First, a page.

A hacking operation is targeting IT providers with malware in what's thought to be the opening stage of supply chain attacks with the ultimate goal of compromising customer organisations.
Dubbed Tortoiseshell, the hacking group uses a combination of custom and off-the-shelf malware - and isn't currently thought to have any relation to activity by criminals or nation-state backed espionage campaigns. The previously undocumented campaign has been uncovered and detailed by security researchers at Symantec.
Tortoiseshell has been active since at least July 2018. In that time, researchers say the group has targeted at least 11 IT providers, most of which are based in Saudi Arabia. Evidence suggests that the attackers gained domain admin level access to at least two of the organisations, enabling them to gain access to all machines on the network.
In two of the attacks, researchers found that hundreds of computers were compromised with malware, indicating that the attackers were simply infecting all the machines they could throughout the organisations in order to find key targets.
The most recently recorded activity from Tortoiseshell was in July 2019, with attacks by the group identified by a unique custom payload: Backdoor.Syskit.
This malware is built in both Delphi and .NET programming languages and secretly opens an initial backdoor onto compromised computers, allowing attackers to collect information including the IP address, the operating system version and the computer name.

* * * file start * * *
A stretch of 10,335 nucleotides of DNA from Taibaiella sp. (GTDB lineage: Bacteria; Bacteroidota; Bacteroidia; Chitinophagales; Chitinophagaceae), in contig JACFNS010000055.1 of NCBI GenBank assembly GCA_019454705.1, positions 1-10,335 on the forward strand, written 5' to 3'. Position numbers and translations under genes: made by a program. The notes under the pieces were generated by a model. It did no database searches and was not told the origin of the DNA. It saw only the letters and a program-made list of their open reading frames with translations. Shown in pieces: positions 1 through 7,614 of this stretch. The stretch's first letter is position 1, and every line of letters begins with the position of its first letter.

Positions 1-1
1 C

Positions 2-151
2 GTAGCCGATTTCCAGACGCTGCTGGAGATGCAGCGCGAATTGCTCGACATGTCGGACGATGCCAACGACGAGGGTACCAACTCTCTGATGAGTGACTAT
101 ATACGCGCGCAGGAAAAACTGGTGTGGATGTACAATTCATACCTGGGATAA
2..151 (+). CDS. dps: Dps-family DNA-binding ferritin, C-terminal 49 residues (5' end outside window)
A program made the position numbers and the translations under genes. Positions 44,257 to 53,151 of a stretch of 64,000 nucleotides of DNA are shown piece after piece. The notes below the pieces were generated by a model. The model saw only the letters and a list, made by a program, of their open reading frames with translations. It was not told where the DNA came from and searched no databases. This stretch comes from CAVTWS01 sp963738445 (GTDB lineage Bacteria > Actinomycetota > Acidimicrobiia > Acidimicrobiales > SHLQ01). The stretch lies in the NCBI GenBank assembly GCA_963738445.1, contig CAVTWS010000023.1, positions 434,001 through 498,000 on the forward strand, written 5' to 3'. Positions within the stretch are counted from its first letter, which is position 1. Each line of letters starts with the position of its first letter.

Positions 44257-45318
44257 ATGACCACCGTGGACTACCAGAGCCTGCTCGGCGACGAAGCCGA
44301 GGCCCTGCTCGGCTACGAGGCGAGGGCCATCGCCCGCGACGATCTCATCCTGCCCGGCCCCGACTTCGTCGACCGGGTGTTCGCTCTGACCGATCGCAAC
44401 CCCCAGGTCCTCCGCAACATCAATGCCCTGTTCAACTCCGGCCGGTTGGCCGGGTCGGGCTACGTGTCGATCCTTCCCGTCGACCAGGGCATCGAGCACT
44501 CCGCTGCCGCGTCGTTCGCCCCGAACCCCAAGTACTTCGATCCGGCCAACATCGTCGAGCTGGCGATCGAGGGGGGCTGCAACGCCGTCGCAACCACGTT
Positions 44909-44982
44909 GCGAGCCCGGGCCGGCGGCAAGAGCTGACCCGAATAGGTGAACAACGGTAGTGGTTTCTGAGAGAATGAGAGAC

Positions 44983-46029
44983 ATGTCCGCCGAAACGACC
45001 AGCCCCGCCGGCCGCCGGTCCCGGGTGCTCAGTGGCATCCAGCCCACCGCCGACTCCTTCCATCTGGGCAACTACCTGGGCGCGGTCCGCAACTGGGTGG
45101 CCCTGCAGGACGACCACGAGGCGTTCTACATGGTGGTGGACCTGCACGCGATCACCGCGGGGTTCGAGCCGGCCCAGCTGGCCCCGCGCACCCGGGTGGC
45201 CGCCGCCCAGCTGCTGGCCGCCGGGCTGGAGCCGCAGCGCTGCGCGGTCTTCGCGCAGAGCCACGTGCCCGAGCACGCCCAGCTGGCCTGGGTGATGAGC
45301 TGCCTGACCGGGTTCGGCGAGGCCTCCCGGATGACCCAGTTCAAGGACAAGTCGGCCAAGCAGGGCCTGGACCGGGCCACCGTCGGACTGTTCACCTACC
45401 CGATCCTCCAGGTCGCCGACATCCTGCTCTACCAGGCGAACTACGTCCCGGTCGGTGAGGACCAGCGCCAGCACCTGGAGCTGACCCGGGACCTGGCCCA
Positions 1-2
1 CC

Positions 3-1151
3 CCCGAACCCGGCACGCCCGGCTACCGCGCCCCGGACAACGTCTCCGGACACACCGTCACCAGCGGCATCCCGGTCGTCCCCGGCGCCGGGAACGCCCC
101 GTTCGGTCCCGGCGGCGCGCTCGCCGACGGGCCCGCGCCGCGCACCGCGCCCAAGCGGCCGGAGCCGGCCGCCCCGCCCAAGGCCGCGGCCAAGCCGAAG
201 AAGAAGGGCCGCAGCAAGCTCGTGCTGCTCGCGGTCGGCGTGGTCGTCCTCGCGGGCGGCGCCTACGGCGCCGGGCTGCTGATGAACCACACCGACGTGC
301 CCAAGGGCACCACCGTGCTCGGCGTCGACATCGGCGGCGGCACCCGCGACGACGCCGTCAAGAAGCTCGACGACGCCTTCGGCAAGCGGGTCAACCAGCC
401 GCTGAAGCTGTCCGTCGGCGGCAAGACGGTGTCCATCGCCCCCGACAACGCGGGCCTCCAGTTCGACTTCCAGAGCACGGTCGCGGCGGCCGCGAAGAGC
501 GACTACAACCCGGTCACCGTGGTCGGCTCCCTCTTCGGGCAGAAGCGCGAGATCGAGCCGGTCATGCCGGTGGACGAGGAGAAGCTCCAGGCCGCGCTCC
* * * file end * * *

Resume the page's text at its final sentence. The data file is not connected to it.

Syskit can also download and execute additional tools and commands, and Tortoiseshell attacks also deploy several publicly available tools as information stealers to gather data on user activity.
While it remains uncertain how the malware is delivered, researchers suggest that it could potentially be distributed via a compromised web server, because in one instance the first indication of malware on the network was a compromised web shell – something that can provide an easy way into a targeted network.
"Compromising a web server, with a likely old exploit, can be a simpler approach than using e-mail. The alternative of using a phishing e-mail to compromise the victim generally required the attacker to have at least some knowledge of the email recipient in order to customize the email to that individual," Gavin O'Gorman, an investigator in the Symantec security response team, told ZDNet.
With the campaign focused on IT companies, researchers believe these attacks are the first stage of a supply chain attack and the hackers are looking to compromise the IT suppliers as a stepping stone to their customers' networks.
Attackers engaging in supply chain attacks use a number of methods to compromise their final target, including distributing software updates containing malicious code. The high level of access that IT companies have to client networks makes them an appealing target for hackers.
Such is the interest in the targeted organisations that Symantec found evidence that some had previously been targeted using leaked tools associated with APT 34 – also known as Oilrig and Helix Kitten – a hacking operation with links to the Iranian government. However, researchers believe this activity isn't related to Tortoiseshell, but is rather an indication of the interest many attack groups have in Saudi Arabia and the wider Middle East.
"Saudi Arabian organizations have been the target of several hacking groups for several years now," said O'Gorman. "There are no signs that this targeting of Saudi Arabian organizations will decrease."
The organisations which have been targeted by Tortoiseshell have been informed about the attacks and are working with Symantec to protect their networks. It's believed that Tortoiseshell is still active and will continue to target organisations in the region with updated attacks.
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